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'The solution is housing' | Mayor Adler, Austin leaders address Prop B after multiple fires at homeless camps

Proposition B, if passed, would reinstate the City of Austin's homeless camping ban.

AUSTIN, Texas — After a series of fires at Austin-area homeless camps this week, including one Thursday night that damaged the historical Buford Tower in Downtown Austin, City leaders held a press conference to address homelessness and the upcoming Proposition B on the May ballot.

During the virtual conference, viewers heard from Austin Mayor Steve Adler, Mayor Pro Tem Natasha Harper Madison, Councilmember Greg Casar, Chas Moore with the Austin Justin Coalition, Chris Baker with The Other Ones Foundation, Walker Moreau with Foundation Communities and Heidi Sloan with Homes Not Handcuffs.

House Bill 1925 and Senate Bill 987 are also making their way through the state legislative process. As companion bills, their language is the same and would essentially make camping in public spaces without permission a misdemeanor.

"Whether they vote yes or no to reinstate the ban [through Prop B], we'll be here at the State to do our best to keep our streets safe and and help those folks who are in a significant public safety crisis," State Sen. Dr. Dawn Buckingham (R-Lakeway) said.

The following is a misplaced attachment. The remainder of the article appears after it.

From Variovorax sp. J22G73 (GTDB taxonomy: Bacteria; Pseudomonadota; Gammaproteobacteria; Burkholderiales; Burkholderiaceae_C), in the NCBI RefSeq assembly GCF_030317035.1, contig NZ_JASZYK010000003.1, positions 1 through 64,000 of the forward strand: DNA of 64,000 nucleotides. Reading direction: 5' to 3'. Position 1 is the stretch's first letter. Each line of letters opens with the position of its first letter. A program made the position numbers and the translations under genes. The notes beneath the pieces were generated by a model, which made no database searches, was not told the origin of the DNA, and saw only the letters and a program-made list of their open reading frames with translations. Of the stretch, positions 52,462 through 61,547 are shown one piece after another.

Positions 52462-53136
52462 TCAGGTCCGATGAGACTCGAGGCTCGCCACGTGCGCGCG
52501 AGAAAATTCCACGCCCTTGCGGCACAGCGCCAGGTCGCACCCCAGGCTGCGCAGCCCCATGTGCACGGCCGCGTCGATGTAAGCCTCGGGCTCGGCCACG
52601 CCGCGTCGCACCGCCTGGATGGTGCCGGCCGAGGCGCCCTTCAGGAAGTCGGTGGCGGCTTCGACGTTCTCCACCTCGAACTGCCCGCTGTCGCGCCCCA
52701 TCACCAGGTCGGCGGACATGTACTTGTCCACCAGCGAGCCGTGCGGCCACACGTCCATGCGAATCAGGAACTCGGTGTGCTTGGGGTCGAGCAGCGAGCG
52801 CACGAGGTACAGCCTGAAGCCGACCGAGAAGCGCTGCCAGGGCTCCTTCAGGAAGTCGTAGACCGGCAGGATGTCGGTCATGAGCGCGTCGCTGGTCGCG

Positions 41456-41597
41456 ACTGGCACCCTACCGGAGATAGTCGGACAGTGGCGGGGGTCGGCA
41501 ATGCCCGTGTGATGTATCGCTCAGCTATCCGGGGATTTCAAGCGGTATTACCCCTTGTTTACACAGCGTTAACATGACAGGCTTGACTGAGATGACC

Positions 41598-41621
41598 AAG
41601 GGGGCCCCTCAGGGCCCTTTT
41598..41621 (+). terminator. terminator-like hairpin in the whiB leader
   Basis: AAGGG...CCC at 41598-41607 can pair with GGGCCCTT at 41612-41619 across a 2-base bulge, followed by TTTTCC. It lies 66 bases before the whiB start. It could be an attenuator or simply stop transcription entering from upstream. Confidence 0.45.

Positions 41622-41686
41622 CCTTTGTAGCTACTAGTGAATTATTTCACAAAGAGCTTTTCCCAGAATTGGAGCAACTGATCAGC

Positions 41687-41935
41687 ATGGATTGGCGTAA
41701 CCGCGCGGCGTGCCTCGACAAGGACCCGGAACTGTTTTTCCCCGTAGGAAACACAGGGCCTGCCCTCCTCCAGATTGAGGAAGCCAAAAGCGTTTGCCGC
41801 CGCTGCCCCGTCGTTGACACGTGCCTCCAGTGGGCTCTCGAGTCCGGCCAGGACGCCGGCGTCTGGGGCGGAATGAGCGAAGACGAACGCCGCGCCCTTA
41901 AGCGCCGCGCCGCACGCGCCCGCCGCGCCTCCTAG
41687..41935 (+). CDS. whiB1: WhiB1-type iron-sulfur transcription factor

Buckingham helped author SB 987 in response to the camping ban being lifted by Austin City Council, saying it's about public health and public safety.

"It basically reinstates the ban in camping in public areas so that the folks aren't able to just clog up the sidewalks with all their tents and everything," Buckingham said. "I think we will get bipartisan support. I think we all want safe streets and good public health."

To watch the conference on KVUE's YouTube channel, click here

Here are a few quotes from the speakers:

Mayor Steve Adler

"We can't go back to the failed policies of the past that we know don't work, like criminalizing homelessness and putting people in jail and giving them fines, tickets for being homeless. We also have to do better than we're doing right now with respect to the encampments that people see. We can and we will, and the council is taking action and the community is coming forward with a new way to approach this challenge. Last night's fires were horrible and we're fortunate that no one died, but it should renew and redouble our efforts to get people out of tents everywhere and to get them into homes."

Mayor Pro-Tem Natasha Harper-Madison